Keep in mind that this lens focuses closer than most, so minimum-to-maximum focus range is much further than most lenses. For normal photography, you'll find the focus to be blazingly fast.
120mm f/4 1/800s bokeh example
Bokeh circles can show slight edge brightness, and the frame edge highlights become non-round. Even the $8000 Nikkor 58mm f/0.95 Noct has non-round highlights at the frame edges, so don’t use that as a pass/fail test. After you stop down the aperture, the non-round edge highlights become circular, although of course they’re smaller.
120mm f/4 1/800s pixel-level crop from the shot above
Note how sharp those feathers and eye reflections are in this 100% crop. This lens is sharp. I haven’t seen any “onion skin” in the highlights, which is something which really bugs me when it’s present in photos.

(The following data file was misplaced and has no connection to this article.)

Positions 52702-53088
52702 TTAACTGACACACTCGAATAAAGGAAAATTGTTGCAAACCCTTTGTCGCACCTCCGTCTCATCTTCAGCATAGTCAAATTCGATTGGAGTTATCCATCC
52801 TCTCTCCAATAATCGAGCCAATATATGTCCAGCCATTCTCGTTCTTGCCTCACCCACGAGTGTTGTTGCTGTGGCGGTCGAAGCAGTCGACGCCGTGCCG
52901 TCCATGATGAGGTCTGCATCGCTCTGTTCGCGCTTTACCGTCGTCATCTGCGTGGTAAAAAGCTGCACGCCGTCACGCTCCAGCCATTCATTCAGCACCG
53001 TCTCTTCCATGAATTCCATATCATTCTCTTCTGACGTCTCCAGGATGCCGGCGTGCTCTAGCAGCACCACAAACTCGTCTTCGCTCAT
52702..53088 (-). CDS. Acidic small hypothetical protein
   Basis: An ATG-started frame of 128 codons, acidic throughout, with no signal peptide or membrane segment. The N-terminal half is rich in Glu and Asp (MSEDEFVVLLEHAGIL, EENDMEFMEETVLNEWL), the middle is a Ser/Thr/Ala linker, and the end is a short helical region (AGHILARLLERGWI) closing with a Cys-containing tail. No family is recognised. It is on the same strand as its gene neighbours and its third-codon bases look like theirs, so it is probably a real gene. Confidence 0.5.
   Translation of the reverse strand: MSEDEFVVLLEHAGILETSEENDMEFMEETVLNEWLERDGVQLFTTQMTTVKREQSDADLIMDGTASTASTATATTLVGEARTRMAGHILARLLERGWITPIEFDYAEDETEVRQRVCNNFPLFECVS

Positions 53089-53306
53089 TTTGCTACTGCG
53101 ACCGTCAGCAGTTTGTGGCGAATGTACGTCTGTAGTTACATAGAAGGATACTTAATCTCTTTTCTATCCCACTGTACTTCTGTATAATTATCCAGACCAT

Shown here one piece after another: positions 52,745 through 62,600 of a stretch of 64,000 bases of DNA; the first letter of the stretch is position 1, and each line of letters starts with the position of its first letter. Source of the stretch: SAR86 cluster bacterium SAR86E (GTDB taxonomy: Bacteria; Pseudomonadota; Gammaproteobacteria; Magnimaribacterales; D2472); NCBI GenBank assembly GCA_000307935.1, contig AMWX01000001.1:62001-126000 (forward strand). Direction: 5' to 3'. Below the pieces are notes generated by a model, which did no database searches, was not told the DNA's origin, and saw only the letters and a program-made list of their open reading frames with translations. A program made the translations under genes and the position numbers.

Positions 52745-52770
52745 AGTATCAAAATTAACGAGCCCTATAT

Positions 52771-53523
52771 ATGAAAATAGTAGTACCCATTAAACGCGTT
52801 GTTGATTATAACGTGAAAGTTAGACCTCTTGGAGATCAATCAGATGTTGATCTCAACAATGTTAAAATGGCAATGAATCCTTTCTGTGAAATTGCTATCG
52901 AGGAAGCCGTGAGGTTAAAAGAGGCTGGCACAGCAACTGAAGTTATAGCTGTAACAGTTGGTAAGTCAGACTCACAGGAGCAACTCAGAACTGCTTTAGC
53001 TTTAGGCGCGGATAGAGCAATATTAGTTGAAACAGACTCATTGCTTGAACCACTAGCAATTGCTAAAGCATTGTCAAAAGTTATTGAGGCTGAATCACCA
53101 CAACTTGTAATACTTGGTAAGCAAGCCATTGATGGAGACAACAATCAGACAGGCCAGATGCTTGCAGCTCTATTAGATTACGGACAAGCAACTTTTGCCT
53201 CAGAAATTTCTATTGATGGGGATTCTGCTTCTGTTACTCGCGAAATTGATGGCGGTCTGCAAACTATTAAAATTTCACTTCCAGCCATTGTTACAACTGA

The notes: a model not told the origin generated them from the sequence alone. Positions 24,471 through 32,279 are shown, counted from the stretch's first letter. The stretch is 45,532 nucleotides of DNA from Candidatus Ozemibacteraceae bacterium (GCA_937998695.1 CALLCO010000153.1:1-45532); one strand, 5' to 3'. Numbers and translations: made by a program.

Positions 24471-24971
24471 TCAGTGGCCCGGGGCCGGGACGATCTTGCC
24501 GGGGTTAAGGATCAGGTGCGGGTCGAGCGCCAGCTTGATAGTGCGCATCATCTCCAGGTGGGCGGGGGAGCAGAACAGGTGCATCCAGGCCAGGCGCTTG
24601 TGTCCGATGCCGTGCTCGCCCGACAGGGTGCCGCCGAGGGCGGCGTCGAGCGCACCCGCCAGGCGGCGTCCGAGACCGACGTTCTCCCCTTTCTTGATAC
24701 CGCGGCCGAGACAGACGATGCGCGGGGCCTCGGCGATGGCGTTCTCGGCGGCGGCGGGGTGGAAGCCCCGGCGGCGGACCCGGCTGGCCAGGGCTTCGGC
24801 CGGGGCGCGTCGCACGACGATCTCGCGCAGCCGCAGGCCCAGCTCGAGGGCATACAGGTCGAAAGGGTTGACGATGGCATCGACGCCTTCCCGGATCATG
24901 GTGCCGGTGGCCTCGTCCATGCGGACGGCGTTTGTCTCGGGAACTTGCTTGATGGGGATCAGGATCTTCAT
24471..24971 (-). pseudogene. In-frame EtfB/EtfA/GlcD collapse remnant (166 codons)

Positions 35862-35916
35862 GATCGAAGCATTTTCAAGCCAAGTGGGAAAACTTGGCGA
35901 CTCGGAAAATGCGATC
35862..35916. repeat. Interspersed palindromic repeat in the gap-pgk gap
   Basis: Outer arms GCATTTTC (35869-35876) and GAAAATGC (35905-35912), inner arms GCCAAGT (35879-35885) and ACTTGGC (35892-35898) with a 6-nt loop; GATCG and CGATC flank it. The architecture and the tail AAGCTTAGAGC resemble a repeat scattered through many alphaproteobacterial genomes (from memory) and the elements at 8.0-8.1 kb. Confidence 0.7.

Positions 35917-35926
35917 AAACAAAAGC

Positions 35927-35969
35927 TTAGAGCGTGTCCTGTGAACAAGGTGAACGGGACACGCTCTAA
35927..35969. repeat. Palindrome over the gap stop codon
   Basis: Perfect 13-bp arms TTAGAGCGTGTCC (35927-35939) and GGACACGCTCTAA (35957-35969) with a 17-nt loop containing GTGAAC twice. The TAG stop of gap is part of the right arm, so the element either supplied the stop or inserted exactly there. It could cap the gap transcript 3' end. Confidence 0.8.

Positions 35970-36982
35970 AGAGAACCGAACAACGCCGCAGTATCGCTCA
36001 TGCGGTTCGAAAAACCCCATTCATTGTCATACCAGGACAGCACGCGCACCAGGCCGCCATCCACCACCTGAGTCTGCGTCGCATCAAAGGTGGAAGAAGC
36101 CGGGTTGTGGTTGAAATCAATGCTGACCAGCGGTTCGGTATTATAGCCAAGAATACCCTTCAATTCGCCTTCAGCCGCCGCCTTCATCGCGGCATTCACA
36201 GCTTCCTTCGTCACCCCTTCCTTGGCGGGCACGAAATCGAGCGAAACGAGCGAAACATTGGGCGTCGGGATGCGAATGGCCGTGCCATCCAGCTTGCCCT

Nikon Z8, 120mm f/5.6 crop from a close-up
To my eye, this is as sharp as a good macro lens. I cropped some, but the resolution really holds up well.
24mm f/9 1/400s
24mm f/9 1/1600s
120mm f/7.1 1/1000s. Packard hood ornament
24mm f/7.1 1/500s (license plate altered)
80mm f/8 1/400s converted to black and white
For those of you that are interested in infrared photography, I tried out this lens with an 850nm infrared filter. This is very deep infrared. The lens passed with flying colors (except that ‘color’ is undefined in this part of the spectrum). No dreaded hotspots seen.
850nm deep infrared, 120mm f/5.6 180 seconds
I had to use an infrared filter over the lens, since this Z lens won’t mount onto my F-mount infrared camera. Super long exposure, because the image sensor cover of the Z9 used in this test really screens out infrared.
Lens Optical Characteristics
24mm f/4.0 “hidden” barrel distortion and vignetting
I was able to “uncover” the actual optical distortion of this lens by converting the raw file into the Adobe DNG format, and then using my image-analysis software MTFMapper. As shown above, there’s hefty barrel distortion at 24mm. As you’ll see later, there’s pincushion distortion that’s pretty evident at 120mm. Again, you’ll probably never see this distortion in your photos, since most photo editors will automatically remove it.